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  1. Perhaps one of the many “human rights activists” (mainly residing in the U.S.) could explain how it is that the more than 70% of the more than 70,000 killed by MAOIST AND MARXIST Terrorists is Okay, but killing Armed Terrorists and their helpers by a government trying to rescue its country is not.

    Then, we could possibly understand what, aside from ‘Leftist’ philosophies, motivates these “human rights” “experts”.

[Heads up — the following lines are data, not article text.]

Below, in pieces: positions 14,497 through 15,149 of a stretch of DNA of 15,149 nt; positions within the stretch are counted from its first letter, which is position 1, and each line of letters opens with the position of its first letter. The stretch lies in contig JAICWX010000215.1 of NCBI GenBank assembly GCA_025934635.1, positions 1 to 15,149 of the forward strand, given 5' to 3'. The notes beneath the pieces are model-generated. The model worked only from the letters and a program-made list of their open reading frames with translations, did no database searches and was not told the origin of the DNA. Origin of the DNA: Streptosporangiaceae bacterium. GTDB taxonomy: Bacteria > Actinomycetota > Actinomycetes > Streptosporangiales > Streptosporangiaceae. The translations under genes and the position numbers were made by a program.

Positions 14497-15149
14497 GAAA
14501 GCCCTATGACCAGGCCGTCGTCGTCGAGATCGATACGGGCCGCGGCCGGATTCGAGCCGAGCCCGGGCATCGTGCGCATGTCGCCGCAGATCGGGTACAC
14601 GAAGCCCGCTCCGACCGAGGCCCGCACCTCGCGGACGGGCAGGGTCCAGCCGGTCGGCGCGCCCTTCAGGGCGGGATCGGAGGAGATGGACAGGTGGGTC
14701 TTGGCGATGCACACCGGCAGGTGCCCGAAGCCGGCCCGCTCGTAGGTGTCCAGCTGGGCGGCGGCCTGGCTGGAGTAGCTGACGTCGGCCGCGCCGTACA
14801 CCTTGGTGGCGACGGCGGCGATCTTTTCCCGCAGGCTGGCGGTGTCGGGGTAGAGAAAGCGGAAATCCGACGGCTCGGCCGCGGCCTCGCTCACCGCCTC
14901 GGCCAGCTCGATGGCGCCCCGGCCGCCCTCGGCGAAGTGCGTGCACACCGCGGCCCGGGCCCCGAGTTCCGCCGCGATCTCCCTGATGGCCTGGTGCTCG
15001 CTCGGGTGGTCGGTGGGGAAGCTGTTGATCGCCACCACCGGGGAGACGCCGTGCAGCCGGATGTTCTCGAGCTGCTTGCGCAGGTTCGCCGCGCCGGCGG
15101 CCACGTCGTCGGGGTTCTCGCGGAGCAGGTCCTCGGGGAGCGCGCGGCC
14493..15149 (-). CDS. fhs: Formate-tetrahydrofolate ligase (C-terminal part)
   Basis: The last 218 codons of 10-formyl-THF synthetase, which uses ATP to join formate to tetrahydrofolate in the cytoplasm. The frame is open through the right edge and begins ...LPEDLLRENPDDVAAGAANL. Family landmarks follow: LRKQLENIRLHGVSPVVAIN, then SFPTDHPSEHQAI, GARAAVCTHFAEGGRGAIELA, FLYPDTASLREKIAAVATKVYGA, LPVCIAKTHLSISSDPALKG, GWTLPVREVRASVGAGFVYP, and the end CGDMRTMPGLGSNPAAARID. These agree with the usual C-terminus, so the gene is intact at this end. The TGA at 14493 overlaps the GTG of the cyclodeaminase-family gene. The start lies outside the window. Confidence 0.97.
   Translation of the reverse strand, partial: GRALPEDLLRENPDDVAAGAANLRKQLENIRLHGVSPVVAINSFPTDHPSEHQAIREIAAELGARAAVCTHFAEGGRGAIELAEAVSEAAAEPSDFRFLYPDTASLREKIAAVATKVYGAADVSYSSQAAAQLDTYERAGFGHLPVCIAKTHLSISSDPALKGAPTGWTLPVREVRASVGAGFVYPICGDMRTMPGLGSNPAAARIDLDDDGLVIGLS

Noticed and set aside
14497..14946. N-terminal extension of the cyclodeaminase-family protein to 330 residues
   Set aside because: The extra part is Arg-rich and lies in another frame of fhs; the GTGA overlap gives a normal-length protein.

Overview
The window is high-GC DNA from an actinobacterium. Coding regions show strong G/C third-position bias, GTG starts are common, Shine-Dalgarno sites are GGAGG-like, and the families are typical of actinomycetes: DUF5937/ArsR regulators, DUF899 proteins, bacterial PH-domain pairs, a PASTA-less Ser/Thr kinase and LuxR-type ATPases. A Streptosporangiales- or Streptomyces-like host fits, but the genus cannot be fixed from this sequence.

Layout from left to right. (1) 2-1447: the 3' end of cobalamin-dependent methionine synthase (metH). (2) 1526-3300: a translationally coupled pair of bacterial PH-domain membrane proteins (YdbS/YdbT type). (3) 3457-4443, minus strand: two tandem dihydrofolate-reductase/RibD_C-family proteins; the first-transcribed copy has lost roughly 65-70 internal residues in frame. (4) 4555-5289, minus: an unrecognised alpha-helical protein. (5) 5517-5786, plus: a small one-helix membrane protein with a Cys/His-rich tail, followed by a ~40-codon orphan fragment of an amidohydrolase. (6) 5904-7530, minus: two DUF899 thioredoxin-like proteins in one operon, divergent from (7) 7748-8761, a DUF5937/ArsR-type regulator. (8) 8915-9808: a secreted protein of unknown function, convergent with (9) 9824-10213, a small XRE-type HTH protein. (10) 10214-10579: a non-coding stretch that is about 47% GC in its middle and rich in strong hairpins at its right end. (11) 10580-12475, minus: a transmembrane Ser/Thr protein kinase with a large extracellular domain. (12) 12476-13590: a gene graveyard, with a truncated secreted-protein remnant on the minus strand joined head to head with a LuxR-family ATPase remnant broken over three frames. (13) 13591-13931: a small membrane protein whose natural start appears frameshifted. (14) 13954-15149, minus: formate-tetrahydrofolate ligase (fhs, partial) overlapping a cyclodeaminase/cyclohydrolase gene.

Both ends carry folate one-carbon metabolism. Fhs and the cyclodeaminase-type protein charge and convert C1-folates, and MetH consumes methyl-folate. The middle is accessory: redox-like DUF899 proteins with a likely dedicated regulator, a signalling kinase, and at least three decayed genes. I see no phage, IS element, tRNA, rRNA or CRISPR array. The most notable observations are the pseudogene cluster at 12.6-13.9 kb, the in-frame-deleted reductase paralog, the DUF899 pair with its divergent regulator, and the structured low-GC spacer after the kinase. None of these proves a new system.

To me, and many others, “Human Rights Watch” is a two-faced mealy-mouthed organization, existing soley to support Leftist terrorists….but NEVER criticising those terrorists.

    El Chino deserves a Pardon, if ONLY for the GOOD that he did for Peru, fixing the economy, stopping the long war with Ecuador, fixing the infrastructure, and, of course, for killing off or imprisoning most of the Maoist and Marxist Terorists who had been ruining our cities and killing our citizens.

  2. Fujimori Peruvian people expect your freedom! Fujimori freedom! thanks for peace and progress in Peru!